Cultivating a Network

Copyright 2006

In order to grow your business, whether home or office based, you need to develop a network of contacts. Think of networking as planting and tending a garden. You are planting, growing and cultivating your contacts, and, as with a garden, this has to be a long term investment of your time. Eventually the harvest produced will be repeat orders, and increased business.

You should look for every chance to grow and strengthen your network of potential clients. There are many tools you can use to achieve maximum growth, but probably the most effective and indispensable tool is your business card. Make sure you always have a plentiful supply of clean, correct and professional business cards.

Would you try to dig a garden without a spade? Have your cards professionally produced and keep them crisp and clean. Business card holders are an ideal way to keep a stack of cards presentable. Any soiled or damaged cards should be discarded. Don’t keep a pile of damaged ones to give to less important prospects. You simply never know where your next best customer will come from, they are all of equal importance, and each should get a pristine and professional card (or two).

Take plenty of your business cards with you everywhere you go — professional meetings, social gatherings, parties, weddings, funerals, even to the airport to collect Aunt Nelly. Beware though if you are only going to places where people know you already. If you are doing this then you are really only socialising and not networking. It is impossible to create a network without meeting new people. Networking will provide you with customers, potential customers and suppliers.

It is important to understand that networking is not primarily about making sales. Networking is about making, and keeping, contacts. Remember that rewards from networking are not short term. This is a long term project, which will offer fruit (in the form of increased business) for many years to come. Very often, it is the people referred to you by your initial contact who give the greatest reward.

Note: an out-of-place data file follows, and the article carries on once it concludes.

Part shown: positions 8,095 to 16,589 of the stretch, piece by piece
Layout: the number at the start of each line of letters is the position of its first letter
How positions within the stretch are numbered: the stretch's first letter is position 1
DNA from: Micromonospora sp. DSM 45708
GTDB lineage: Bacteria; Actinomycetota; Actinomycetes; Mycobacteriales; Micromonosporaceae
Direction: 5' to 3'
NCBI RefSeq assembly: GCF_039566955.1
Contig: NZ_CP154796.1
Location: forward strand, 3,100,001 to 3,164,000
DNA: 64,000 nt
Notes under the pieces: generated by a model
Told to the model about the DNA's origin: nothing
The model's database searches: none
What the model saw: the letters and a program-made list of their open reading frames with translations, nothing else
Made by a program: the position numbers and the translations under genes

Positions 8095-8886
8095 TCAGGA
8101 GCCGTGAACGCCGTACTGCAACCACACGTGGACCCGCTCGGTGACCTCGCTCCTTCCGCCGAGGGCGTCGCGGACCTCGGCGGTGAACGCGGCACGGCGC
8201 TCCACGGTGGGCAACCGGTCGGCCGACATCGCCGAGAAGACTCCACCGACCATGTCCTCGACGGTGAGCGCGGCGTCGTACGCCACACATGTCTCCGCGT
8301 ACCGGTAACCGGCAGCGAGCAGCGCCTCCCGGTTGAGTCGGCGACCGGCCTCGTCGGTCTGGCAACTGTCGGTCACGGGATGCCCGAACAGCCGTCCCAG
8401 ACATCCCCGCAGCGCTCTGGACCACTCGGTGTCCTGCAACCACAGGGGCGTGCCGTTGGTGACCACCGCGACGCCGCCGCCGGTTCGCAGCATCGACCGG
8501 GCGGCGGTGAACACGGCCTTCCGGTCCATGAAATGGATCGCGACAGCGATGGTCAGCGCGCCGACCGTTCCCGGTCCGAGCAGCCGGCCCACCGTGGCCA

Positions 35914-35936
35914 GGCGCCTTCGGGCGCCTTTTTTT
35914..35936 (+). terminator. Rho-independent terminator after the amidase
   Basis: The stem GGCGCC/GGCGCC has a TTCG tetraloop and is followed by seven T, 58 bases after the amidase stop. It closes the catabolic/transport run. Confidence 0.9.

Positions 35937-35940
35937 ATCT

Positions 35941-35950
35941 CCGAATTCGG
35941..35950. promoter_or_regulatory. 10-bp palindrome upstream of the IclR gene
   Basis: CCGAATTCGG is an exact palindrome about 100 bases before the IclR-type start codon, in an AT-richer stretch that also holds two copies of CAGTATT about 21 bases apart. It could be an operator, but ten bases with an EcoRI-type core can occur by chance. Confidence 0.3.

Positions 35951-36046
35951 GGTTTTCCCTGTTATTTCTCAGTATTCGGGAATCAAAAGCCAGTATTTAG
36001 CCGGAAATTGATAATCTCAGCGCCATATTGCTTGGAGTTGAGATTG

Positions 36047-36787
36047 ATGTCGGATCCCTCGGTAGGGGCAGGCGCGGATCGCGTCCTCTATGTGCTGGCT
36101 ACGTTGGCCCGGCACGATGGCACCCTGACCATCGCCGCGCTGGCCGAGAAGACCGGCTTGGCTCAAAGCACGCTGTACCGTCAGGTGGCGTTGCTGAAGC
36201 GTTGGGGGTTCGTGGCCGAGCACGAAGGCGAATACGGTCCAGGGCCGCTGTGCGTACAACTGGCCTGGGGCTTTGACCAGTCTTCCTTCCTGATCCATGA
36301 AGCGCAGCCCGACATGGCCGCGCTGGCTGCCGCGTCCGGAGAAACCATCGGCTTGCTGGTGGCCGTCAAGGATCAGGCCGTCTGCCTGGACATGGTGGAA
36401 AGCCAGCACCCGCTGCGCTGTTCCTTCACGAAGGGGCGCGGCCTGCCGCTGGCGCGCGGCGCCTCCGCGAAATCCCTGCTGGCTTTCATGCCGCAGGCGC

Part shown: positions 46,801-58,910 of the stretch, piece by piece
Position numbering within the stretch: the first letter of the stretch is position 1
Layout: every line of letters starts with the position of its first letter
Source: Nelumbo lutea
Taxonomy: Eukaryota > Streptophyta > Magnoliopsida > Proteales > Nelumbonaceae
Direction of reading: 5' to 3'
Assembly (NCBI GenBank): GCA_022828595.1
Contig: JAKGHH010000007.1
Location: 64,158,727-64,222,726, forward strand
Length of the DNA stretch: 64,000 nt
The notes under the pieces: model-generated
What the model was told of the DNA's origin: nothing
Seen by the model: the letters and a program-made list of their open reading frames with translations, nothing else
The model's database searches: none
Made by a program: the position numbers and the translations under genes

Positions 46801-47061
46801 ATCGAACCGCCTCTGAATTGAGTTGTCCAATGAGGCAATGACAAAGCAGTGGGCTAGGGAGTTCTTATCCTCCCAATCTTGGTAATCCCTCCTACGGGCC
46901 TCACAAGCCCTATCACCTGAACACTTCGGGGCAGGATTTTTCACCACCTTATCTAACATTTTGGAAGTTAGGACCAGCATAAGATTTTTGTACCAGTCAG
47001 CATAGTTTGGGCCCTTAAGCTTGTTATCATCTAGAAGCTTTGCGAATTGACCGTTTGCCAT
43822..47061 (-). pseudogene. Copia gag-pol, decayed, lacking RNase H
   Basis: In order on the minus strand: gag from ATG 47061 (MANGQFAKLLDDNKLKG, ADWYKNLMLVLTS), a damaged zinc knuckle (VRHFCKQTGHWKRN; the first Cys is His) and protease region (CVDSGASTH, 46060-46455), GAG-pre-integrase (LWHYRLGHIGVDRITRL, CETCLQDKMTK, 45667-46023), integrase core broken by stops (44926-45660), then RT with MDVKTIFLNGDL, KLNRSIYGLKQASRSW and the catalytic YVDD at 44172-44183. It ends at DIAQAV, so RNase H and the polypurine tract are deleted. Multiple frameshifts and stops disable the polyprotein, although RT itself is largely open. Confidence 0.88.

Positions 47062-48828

Thinking the philosophy behind networking is beneficial. With long term networking, which will produce the best results, it is not a question of asking “What do I get out of it?” Your question should be “What can I do for you?” The outcome of the second question is often the answer to the first. The key to developing new contacts is to be helpful. Think of something which can be useful or offers assistance to your new potential customer. One of the golden rules is – never try to make a sale while networking, however tempting it may be.

It is helpful to have a networking plan, even if it is informal. Decide how many new contacts you would like to make in a month, then plan how you will do it. Will you enroll in a class? Join a church group perhaps?

Tending to your network of contacts is also important. You should always be thinking of what you can do for them. Perhaps follow up on your initial meeting with a handwritten note, asking for them to forward on to you their business details? This is the beginning of a business relationship. Some of the things you can do to make your selected networking partners feel special include — clipping out and sending them relevant information from magazines and newspapers that you know will interest them. Ask their advice. Contacts like to be asked advice generally, it makes them feel that you trust their advice and value their comments. Don’t over use your contacts, and be careful to be diplomatic. Don’t talk in a derogatory way about your competitors. One of the key aims of building a network is to create trusting relationships.

So if you have green fingers in the garden, turn them to networking and grow your business the same way you grow and care for your garden. As with a garden, the benefits and rewards at harvest time can be huge.